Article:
Knowing the forests role in climate change – a decision was made by the UNFCCC in Cancun Mexico in 2010 to contribute to greenhouse gas mitigation actions in the forest sector by undertaking REDD+ activities. The 5 key REDD+ activities include reducing emissions from deforestation, reducing emissions from forest degradation, forest conservation, sustainable management of forests and enhancement of forest carbon stocks.
Climate Change & REDD+ in Fiji
The Prime Minister of Fiji, Voreqe Bainimarama presided over the COP 23 talks in Bonn with support from the Government of Germany called on leaders to together tackle the underlying causes of climate change. “Climate change is as great a threat to global security as any source of conflict. Millions of people are already on the move because of drought and the changes to agriculture threatening their food security and access to water,” PM Bainimarama said.
Furthermore, the PM said that, “For the Fijian people, climate change is real. It affects our lives altogether. Whether it is the whole villages we are moving out of the way of the rising seas; the loss of our ancestral burial grounds; the salinity affecting our crops; or the constant threat of destruction to homes and infrastructure of the kind we experienced last year.”
In Fiji, REDD+ is implemented by the Ministry of Forestry supported by the World Bank and Forest Carbon Partnership Facility (FCPF) and other agencies such as the Pacific Community (SPC) and the GIZ Coping with Climate Change in the Pacific Island Region Programme (CCCPIR). The implementation of REDD+ is guided by the National REDD+ Steering Committee (NRSC) which is made up of Government agencies, Non-Government Organisations (NGOs), Faith Based Organisations (FBOs) and the private sector. In 2015, Fiji was able to secure US$3.8 million from the FCPF to assist in its readiness phase for the Emissions Reduction Programme (ERP) to which Fiji will then be eligible to access carbon funding. An additional US$2 million was provided again by the FCPF to other readiness activities that needed to be undertaken to prepare Fiji for the Emissions Reduction phase.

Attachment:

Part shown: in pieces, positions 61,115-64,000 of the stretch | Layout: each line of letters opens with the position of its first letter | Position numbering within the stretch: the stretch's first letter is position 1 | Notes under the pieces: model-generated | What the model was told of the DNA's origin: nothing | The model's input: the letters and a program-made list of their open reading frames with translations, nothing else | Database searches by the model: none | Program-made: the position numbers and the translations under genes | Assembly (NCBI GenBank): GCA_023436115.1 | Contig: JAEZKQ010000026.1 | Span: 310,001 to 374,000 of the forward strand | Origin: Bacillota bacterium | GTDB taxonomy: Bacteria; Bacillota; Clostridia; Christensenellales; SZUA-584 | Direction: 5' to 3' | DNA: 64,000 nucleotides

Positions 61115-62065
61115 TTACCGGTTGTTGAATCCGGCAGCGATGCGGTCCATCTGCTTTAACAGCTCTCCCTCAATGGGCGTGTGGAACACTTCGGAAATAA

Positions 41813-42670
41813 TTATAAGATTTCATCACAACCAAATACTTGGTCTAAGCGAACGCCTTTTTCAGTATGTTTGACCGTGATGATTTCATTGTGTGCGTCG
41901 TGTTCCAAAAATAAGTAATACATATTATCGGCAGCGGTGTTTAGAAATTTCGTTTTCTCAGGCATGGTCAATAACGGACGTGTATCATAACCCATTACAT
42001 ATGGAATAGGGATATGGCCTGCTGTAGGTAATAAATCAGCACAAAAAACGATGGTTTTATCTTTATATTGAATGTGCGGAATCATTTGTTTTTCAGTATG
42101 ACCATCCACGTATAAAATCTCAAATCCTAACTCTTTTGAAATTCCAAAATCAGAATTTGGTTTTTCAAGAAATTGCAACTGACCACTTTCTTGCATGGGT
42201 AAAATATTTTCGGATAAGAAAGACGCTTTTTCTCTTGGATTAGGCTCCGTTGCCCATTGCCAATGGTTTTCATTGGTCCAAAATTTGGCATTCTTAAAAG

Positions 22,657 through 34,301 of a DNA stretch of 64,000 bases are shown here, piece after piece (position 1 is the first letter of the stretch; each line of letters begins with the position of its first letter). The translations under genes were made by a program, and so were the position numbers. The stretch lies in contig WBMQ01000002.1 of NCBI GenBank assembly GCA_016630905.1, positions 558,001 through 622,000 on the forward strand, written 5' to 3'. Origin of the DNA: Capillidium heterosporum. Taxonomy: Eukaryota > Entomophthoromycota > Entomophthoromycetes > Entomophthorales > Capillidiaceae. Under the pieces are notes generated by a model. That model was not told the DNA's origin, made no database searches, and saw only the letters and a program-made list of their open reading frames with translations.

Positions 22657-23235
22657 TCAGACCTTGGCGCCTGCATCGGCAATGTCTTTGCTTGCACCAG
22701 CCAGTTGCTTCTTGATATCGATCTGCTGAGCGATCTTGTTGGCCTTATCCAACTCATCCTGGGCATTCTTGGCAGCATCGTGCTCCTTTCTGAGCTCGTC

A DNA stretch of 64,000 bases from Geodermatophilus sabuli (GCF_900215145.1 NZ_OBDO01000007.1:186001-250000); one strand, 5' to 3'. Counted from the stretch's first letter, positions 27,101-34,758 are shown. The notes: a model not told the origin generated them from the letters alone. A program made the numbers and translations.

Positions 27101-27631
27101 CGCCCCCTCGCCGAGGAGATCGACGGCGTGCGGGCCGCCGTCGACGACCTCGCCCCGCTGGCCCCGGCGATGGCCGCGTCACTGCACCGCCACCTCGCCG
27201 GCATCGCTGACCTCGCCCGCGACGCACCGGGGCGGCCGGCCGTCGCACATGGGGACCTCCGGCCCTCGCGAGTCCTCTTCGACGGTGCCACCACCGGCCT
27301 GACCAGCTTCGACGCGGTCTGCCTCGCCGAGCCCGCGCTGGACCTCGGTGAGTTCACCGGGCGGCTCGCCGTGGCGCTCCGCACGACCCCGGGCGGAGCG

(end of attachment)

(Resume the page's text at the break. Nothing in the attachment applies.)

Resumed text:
For the readiness phase, Fiji must develop a national REDD+ Strategy, implement an environmental and social assessment and develop an Environment Social Management Framework (ESMF), establish a national reference emissions level, a national Monitoring, Reporting and Verification (MRV) system, establish a feedback and grievance redress mechanism (FGRM) and a Benefit Sharing Plan (BSP) as well as ensuring effective consultation and participation of all stakeholders in the process.
Forests and trees contribute to economic growth, employment, food security, and energy generation, and are key to helping countries respond to climate change. In Fiji, the forestry sector contributes an average estimate of 20% GDP export earnings.
Here in Fiji, you and I can support the removal of carbon dioxide from the atmosphere by planting more trees and providing a healthy environment for trees to regenerate. We can also support through agroforestry farming, planting trees where forests have recently been cleared, planting in degraded non-forest lands and planting suitable trees in degraded forests areas to restore the forest structure.
We can also help reduce the release of carbon dioxide emitted to the atmosphere by preventing the conversion of forestland for agriculture purposes, reducing the degradation and destructive utilisation of our forests and setting aside valuable forest areas for conservation.